839.51/4852: Telegram

The Minister in the Dominican Republic (Scotten) to the Secretary of State

152. From Wilson.

“Referring to your 128, Sept. 1, 9 a.m., I want to make certain observations:

1. The floating debt and the possibility of incorporating in the convention an exchange of notes thereon was mentioned to me neither in the Department nor in subsequent messages except a reference thereto in your No. 122, Aug. 26, 8 p.m. which left the matter to my discretion. At no time in the negotiations have I mentioned this matter to the Dominicans and I had contemplated before leaving here discussing informally with the Minister the best way of expediting the matter. I cannot feel that we would be justified at this late stage of negotiations in introducing into the convention a subject extraneous to the foreign loans of 1922 and 1926. If it appears well to you I might endeavor to work out an exchange of notes similar to the one included in the Department’s instruction to the Legation No. 190 of May 16, 193921 but I believe that the convention should not bring up this question nor make any reference to it.

2. The last phrase of your article VI. In reply to your question, Bonetti has furnished us an analysis of the laws and we think that the representative of the bondholders can obtain more accurate information [Page 819] as to Dominican collection and disbursement from the records and books of the bank than from any information that would probably be handed him by the treasury. My impression is that to insist on the insertion of this phrase might make the position of the representative an unpalatable one to the Dominicans and serve no practical and useful purpose.

3. I entirely agree to the insertion of a sliding scale as provided in your article V. Article V, however, leaves blank the sums to be inserted in the sliding scale although I proposed figures in my 142, August 25, 5 [4] p.m. Please comment.

4. I learn from Erikson, local manager of the National City Bank, that under its present contract the Dominican Government is paying the bank three-fourths of one percent of the Government’s deposits for its services as a depository. The bank may make some objection to paying from this sum the salary and expenses of the representative of the bondholders. I do not feel competent to pass on whether three-fourths of one percent is a reasonable charge or otherwise, for the services rendered. Perhaps you would desire to telephone National City Bank in this connection.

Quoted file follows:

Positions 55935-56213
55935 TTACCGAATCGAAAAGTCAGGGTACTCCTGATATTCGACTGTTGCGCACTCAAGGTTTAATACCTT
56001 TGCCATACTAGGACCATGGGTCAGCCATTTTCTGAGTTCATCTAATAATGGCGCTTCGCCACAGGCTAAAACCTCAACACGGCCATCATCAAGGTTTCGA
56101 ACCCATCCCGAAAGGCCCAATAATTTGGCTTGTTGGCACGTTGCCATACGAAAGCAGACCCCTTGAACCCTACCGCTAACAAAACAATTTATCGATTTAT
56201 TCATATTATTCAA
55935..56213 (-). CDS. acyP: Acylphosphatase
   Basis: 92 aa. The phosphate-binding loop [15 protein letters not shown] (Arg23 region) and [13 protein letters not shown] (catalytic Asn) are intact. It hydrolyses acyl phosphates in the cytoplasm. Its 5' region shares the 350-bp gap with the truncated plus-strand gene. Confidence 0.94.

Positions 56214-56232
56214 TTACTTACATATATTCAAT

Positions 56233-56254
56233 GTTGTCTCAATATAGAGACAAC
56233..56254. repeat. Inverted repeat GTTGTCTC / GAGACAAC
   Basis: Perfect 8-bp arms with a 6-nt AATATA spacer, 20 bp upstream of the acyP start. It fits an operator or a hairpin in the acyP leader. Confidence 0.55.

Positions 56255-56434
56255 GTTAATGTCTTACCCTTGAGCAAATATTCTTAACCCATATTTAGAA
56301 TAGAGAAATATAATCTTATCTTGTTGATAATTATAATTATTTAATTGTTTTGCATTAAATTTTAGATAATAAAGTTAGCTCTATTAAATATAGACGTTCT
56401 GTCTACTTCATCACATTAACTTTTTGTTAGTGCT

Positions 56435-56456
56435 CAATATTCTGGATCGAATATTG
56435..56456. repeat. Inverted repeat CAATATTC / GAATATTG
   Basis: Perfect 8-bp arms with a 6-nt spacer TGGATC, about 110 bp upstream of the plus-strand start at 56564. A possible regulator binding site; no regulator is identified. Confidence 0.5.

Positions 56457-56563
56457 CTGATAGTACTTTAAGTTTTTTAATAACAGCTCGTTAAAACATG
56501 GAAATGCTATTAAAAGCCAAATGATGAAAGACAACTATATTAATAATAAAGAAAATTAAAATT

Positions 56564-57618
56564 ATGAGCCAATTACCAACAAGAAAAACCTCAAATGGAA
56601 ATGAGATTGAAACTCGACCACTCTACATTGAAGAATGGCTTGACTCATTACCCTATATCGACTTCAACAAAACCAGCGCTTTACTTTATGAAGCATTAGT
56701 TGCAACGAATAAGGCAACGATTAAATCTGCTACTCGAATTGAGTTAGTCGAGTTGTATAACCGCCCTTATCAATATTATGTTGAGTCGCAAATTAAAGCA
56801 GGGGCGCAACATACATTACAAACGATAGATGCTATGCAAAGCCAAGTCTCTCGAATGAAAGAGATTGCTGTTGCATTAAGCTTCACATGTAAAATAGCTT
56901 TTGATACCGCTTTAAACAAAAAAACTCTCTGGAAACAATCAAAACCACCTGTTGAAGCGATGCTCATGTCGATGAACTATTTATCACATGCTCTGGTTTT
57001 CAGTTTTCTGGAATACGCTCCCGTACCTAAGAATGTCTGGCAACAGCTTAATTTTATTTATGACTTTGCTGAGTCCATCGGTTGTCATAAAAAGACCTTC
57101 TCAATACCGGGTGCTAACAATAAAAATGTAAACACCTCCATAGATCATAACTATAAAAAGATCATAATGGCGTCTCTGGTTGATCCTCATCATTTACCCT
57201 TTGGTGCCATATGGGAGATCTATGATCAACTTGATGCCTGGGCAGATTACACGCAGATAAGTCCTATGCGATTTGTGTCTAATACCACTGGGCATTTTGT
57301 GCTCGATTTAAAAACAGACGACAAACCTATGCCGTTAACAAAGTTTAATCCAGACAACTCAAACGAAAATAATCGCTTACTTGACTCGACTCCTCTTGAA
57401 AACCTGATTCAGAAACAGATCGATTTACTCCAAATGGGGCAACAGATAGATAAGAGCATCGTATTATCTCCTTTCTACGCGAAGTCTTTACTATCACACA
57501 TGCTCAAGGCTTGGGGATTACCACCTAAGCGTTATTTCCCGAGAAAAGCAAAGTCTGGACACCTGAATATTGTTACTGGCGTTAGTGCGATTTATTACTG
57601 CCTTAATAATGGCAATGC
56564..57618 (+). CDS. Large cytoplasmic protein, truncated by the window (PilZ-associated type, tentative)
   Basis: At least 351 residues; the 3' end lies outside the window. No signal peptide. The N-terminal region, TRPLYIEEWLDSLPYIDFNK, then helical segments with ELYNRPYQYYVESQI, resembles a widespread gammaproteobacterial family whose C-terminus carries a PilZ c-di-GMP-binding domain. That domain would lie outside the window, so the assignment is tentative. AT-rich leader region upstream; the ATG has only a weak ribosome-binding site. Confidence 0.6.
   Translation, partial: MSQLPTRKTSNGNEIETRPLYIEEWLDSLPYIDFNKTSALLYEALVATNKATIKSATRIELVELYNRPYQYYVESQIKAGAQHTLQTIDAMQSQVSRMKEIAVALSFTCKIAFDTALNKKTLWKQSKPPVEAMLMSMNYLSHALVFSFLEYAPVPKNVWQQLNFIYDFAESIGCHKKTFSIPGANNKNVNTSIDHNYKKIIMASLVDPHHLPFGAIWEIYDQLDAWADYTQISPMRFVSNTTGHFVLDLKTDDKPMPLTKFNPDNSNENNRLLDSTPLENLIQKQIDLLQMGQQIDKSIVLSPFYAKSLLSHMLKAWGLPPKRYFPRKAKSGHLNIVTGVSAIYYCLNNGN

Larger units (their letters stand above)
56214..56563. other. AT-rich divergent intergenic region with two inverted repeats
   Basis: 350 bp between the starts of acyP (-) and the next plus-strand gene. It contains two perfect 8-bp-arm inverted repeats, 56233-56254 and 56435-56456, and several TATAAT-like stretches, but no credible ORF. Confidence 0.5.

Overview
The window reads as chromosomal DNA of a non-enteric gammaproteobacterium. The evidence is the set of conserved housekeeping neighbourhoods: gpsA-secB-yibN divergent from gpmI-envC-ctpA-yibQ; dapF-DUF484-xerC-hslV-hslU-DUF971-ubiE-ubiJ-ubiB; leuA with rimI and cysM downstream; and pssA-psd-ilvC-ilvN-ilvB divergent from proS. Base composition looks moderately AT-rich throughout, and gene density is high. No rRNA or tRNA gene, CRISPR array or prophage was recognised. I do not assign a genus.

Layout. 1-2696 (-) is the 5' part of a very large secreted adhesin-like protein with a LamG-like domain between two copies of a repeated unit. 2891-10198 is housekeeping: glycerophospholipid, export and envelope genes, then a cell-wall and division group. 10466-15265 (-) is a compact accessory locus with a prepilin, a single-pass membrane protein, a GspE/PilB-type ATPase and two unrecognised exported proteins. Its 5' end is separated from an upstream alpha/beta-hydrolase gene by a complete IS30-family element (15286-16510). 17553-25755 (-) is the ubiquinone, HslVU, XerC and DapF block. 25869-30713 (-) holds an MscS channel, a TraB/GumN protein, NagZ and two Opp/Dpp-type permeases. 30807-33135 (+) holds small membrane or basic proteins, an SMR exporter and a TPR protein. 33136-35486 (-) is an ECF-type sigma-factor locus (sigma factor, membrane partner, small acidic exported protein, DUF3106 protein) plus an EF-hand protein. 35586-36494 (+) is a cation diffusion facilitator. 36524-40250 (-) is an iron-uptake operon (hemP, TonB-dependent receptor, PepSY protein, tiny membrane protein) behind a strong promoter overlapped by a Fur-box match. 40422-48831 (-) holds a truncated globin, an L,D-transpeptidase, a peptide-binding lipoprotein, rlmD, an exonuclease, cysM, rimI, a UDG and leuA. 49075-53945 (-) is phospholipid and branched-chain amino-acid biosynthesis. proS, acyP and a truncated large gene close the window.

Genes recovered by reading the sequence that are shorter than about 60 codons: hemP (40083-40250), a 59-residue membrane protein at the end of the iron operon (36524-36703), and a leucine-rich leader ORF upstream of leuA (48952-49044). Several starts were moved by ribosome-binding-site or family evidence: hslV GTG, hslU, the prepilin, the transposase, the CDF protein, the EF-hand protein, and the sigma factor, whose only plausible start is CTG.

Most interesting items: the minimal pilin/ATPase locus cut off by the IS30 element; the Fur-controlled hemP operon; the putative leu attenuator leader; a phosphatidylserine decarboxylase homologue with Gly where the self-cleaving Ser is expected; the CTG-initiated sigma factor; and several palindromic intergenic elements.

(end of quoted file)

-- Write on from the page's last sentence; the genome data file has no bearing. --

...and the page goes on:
5. Your article III, point “third” leaves a blank for the salary of the representative. Is it your desire that the salary should be stipulated in the convention and if so what is your suggestion?

The same paragraph provides that the sum to be paid the bank for services as depository is to be negotiated between the representative of the bondholder and the Dominican Government whereas the draft which we submitted (my 144, August 27, 5 p.m.) provided that this sum would be arranged between the bank itself and the Dominican Government. Does the Department believe that it would be appropriate for representative of the bondholders to negotiate with the Dominican Government for the services of the bank? The depository bank might well refuse to carry out such services if it did not make the arrangements itself.

6. Your article I, second paragraph, states “except the cash and securities in the pension fund of the general receivership”. The final paragraph of your 128 provides that the exchange of notes concerning pensions should provide “that the existing cash and securities mentioned in article I should be devoted to that purpose”. The text therefore does not make clear in whose possession these funds would remain. It would seem that the right of the American Government to retain such funds on liquidation of the receivership is dubious. If the Dominican Government undertakes the responsibilities of the receivership it should, I submit, be in possession of the assets of the receivership. The exchange of notes might stipulate that the Dominican Government holds these sums earmarked for the payment of [Page 820] pensions but I would hesitate to recommend this as I believe this might subsequently cause the Dominicans to feel that their responsibility was ended when the sums were exhausted.

Do you feel it indispensable to make reference to the pensions in this convention as provided in your article VIII. I think there is something to the Dominican contention that pensions are a purely domestic responsibility and extraneous to the subject of the convention. The Dominicans themselves offer to state that the exchange of notes constitutes an obligation of the same force and validity as the convention itself (see my 149, Aug. 29, 4 p.m.). The members of the Dominican commission have repeatedly made it clear to me in conversation how deeply [they] feel on this point. I am submitting a proposed exchange of notes in a separate telegram.

7. I note that the final paragraph of your article II rejects the Dominican suggestion as to the deputy being ex officio the manager or the acting manager of the depository bank. While the matter is not of high importance I rather prefer the Dominican suggestion merely because it assures continuity whereas under your text both the representative and the deputy might be absent or incapacitated simultaneously.”

  1. Not printed.